Randall Au / Flying Cup Clay -short Biography/ Resume
Born and raised in the beautiful Hawaiian Island of Oahu, artist Randy Au came to Southern California for the good weather and to pursue a fine art career. Studies include Biola University with Grant Logan and California State Fullerton with Jerry Rothman and John Stokesbury where he earned a B.A. in Fine Art. He established the Flying Cup Clay studio in 1987 and became a fulltime studio artist in 1992. He presently splits his time between the studio; being the ceramics instructor and Assistant Director of the Visual Arts Conservatory at the Orange County School of the Arts in Santa Ana, California since 2002; and other various teaching and workshop opportunities. Continue reading Resume: Randy Au, ceramic artist→
This series of work is the result of my fascination with the whimsical qualities of natural, in this case vegetable, forms. I am not interested in re-creating the exact likeness of the vegetables, but rather in appropriating their unique shapes and qualities as a springboard for creating visually unique art objects that allude to vessel function. The idea is not new. Cave men found gourd forms useful for containing food and drink. And why not; when these shapes are Nature’s own way of providing containers for seed to perpetuate itself.
The particular vegetables used in the series were found by haunting the local grocery stores, wholesale markets (in Los Angeles) and various gardens, patches, and fields. Each shape was chosen for some unique quality, gesture and presence that I find interesting. Original molds are made by me from the actual vegetables. The resulting forms, along with thrown and hand-built elements, are used to produce the individual pieces. The free-flowing, hand painted decoration in vibrant colored glazes and metallic gold luster, is reminiscent of Oriental, Egyptian, and Southwestern patterns and designs.
I feel that the challenge of the Artist is to take the common and mundane and, thru creative vision and process, breathe new life into them. I hope that exposure to this work prompts a more sensitive look at the world around us. Such things as vegetables are not just food, but food for thought, use, and enjoyment.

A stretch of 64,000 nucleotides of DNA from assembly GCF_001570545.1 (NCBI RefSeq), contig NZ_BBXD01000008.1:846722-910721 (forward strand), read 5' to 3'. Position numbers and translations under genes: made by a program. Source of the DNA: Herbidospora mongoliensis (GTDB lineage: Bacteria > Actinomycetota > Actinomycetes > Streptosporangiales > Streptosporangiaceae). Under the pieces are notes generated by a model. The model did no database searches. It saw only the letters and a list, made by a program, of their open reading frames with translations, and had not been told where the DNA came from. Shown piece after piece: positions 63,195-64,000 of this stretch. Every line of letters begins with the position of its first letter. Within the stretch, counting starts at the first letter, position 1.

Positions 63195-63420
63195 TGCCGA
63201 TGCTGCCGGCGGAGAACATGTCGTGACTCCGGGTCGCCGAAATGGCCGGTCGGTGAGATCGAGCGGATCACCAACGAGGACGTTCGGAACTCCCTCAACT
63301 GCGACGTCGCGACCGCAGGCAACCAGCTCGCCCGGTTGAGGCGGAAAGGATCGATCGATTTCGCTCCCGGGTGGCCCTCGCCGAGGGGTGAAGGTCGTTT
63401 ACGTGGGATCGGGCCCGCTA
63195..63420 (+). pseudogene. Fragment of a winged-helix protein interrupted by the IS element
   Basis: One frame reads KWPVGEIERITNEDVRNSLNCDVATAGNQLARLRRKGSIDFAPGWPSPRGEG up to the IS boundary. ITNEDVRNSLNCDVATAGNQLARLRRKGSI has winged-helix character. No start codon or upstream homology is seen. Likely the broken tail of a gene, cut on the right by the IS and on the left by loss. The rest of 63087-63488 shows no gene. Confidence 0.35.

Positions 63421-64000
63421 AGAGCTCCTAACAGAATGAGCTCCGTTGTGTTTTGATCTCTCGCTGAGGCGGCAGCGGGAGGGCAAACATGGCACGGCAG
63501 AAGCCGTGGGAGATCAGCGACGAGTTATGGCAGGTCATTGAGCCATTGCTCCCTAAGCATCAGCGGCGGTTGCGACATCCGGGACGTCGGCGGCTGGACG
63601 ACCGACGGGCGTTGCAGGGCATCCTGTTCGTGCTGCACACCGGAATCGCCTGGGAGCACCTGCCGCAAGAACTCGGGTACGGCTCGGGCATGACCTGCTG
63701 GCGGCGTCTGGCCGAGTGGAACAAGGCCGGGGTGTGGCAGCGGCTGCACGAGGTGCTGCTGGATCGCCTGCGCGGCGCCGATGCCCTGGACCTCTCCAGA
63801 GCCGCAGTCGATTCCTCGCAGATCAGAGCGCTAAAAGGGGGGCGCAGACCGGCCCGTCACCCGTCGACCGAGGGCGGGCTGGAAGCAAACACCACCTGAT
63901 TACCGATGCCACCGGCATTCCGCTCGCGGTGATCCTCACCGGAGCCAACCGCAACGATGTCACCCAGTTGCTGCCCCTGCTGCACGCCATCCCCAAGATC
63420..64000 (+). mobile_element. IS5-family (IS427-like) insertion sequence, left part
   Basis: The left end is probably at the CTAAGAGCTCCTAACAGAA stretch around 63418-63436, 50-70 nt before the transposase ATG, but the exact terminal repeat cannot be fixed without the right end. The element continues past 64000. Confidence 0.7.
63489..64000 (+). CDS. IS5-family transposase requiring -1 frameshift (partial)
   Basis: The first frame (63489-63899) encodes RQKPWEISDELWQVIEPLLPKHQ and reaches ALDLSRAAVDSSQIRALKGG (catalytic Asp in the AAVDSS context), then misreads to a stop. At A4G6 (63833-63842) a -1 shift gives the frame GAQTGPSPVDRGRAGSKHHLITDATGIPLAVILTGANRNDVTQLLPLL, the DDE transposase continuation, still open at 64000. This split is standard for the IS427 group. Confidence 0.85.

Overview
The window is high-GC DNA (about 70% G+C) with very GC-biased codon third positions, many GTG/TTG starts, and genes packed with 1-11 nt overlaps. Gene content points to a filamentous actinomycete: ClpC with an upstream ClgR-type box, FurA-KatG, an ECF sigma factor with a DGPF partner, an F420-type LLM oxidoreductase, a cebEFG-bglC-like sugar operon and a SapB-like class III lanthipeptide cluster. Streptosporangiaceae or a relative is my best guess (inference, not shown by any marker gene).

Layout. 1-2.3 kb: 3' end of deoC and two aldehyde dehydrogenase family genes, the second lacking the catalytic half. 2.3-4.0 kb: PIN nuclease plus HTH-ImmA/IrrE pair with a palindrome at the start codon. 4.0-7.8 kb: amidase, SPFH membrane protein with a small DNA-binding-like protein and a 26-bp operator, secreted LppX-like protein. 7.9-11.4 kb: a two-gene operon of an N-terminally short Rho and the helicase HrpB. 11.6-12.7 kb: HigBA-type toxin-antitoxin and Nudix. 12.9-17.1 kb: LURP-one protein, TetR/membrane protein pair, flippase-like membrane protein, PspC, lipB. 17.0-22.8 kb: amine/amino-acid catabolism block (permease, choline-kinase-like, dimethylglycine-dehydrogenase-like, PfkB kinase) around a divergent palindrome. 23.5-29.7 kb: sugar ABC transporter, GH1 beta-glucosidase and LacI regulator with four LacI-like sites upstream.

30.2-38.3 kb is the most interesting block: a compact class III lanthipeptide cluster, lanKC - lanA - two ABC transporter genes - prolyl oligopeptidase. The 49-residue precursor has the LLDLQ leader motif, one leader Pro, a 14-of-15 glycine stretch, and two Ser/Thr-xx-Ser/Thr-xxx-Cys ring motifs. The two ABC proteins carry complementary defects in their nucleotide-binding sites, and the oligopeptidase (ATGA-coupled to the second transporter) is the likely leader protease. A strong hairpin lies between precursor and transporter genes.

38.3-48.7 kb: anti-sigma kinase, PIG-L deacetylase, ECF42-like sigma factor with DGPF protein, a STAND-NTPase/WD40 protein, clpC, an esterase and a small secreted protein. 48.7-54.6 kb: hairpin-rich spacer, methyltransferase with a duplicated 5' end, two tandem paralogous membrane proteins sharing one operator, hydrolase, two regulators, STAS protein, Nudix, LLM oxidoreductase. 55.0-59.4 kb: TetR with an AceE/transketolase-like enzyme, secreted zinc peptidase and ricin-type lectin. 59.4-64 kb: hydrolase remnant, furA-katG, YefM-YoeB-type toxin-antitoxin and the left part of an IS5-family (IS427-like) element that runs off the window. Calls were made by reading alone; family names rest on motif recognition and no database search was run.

Most of my current work investigates the spiritual side of life. Ideas of duality and the resulting illusions caused by our concepts of duality is what I am striving to understand as well as our desire to achieve a balance in this world between positive and negative, light and dark, good and evil. I feel that my artwork is a loose allusion to an inner geography and I try to emphasis both the positive and negative aspects of my search for some spirituality in this life. The ritual of creating something is one thing that I love about making art, locating, sorting, classifying, research, deconstructing, constructing, It’s a mental, spiritual and physical process that helps create order for me. The breaking down of the theme or idea visually, and metaphorically, juxtaposing, manipulating and linking together objects and images that for me have symbolic power and emotion allowing me to investigate, condense and articulate an idea that eventually gets infused into an assemblage sculpture.
Here are my latest series of monoprints. As some of you know, for the past several years Bonsai has become a passion of mine. I’ve enjoyed the art as “living sculpture” and as a Fine Artist I began incorporating them into my oeuvre of prints.
These prints are from ‘Artist Proofs’ that come from developing the prints for production. I keep the proofs then with watercolor and gouache I hand paint them. I sell these at Bonsai shows and found that they are well received and add to the Bonsai communities appreciation of the art.
Hope you like them.
A Forum for Artists Working in Southern California